Nor is there any validity to the “triune” nature of the brain, as composed of evolutionary development from reptilian to mammalian to primate brains. The so-called “reptilian brain” is not a brain at all, since it only represents a portion of the reptile brain, which is comprised, like ours, of brainstem, midbrain, and cortex. Nor, for the same reason, is the mammalian brain a brain. And as we shall see, our derogation of these so-called lizard and mammalian brains in favor of the cortex has led researchers to only a perfunctory analysis of their marvelous functions, without which we would be vegetables shortly before our demise.
Ah yes. I am glad he raised that topic.

I have not found any good evidence that reptiles are in principle incapable of emotion, as is often claimed. If you think that, please do not get in the way of a she-alligator nursing her eggs. She will behave exactly the same way as a she-bear nursing her cubs. It seems that, in these situations, the alligator uses the reptile brain the same way the bear uses the mammal brain: To drive off or kill the threat to her offspring. And if you think that that is not emotion, then you must commit yourself to the view that no animal ever shows emotion.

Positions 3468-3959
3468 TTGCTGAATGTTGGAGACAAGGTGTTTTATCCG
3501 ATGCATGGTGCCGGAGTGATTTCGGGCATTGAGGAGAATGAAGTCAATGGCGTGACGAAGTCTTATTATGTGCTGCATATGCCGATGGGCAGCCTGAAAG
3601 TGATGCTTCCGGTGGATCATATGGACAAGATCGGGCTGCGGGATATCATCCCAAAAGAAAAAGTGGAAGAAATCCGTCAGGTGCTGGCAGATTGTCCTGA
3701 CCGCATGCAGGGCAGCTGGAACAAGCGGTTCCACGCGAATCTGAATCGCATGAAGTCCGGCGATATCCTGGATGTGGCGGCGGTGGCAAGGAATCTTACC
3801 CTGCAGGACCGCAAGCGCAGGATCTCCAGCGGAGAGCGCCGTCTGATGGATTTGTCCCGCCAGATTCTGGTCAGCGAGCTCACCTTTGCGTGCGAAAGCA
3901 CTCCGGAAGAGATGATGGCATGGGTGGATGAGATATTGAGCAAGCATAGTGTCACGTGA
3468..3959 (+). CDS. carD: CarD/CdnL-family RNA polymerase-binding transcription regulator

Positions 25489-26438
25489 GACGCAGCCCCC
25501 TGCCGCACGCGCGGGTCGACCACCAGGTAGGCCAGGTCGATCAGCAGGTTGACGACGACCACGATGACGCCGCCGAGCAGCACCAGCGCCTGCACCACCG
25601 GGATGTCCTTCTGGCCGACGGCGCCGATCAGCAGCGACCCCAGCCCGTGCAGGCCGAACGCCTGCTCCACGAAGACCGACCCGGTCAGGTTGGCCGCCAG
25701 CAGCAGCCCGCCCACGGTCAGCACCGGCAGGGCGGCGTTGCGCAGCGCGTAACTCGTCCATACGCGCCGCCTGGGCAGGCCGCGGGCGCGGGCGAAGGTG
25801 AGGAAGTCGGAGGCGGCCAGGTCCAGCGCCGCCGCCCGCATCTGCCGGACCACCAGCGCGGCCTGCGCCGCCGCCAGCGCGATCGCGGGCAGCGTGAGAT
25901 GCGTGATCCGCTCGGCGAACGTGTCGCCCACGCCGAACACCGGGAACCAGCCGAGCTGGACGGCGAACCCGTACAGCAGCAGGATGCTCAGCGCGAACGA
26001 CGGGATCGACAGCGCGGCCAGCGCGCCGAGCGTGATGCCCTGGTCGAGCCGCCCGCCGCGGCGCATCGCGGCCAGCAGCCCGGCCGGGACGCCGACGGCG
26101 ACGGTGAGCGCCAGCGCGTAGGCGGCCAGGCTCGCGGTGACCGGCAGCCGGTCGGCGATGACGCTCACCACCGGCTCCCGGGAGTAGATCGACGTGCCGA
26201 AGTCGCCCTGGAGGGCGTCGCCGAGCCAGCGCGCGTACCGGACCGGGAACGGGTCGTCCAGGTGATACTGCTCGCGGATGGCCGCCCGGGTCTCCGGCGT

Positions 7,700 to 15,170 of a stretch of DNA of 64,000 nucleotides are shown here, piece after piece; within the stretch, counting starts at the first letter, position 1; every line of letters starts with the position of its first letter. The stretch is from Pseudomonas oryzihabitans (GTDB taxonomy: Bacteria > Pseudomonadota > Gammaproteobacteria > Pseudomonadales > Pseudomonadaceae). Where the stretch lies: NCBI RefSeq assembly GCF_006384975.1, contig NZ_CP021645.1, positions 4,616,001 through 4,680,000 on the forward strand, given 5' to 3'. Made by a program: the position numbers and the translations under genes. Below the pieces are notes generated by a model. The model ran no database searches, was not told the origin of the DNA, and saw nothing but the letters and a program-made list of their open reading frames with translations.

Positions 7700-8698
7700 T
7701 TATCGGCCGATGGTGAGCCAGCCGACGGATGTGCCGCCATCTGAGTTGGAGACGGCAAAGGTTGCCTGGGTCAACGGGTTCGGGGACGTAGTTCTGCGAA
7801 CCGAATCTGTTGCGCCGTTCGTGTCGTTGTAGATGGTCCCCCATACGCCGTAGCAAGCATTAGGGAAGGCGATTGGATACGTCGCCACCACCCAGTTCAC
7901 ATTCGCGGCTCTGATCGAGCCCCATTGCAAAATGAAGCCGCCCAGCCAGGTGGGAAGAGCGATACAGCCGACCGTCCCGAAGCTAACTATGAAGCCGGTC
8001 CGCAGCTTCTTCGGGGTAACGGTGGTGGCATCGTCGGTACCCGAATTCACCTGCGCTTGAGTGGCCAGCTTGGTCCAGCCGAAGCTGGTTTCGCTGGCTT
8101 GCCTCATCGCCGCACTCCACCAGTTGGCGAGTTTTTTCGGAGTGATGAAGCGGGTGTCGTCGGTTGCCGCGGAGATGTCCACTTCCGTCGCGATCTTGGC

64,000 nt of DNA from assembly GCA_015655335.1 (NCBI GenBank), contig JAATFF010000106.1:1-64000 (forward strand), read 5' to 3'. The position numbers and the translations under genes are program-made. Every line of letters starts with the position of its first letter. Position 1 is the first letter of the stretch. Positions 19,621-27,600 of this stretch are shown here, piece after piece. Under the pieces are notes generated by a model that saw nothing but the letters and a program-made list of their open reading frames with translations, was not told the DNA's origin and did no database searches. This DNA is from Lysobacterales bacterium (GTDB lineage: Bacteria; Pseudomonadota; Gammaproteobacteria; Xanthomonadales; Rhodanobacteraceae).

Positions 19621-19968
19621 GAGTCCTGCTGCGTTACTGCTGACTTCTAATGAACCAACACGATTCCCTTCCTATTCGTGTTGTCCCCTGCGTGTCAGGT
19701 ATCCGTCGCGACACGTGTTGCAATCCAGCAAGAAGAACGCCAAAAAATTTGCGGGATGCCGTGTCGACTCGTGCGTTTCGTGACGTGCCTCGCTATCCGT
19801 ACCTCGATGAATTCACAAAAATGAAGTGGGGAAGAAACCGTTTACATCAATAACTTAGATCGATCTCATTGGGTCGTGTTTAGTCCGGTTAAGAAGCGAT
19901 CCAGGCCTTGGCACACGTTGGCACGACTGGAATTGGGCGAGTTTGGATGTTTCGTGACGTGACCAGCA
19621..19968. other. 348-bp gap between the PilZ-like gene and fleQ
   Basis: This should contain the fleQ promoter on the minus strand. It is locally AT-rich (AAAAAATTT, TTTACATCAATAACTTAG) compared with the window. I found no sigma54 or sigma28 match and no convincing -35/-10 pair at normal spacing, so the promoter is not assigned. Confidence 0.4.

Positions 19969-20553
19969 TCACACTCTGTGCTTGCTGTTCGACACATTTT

I wrote about the alligator's behaviour here, relying on the expertise of a man who knows a great deal about alligators.

See also: The unfeeling reptilian brain: Don't mess with its babies.


Are religious ideas innate?

Recently, a reader wrote to ask why I was not enthusiastic about Logan Gage's recent claim that there may be an innate human tendency toward religion, and that such a tendency should be evidence for rather than against God.

I replied more or less as follows:
I think that a human level of mental capacity means that people will naturally have certain questions.

But asking the questions is a function of having the capacity. I doubt that an innate mental program prompts us to ask specific questions.

Here is an example of what I mean:

I know that there is a future.

I observe that all humans grow old and die.

I am a human.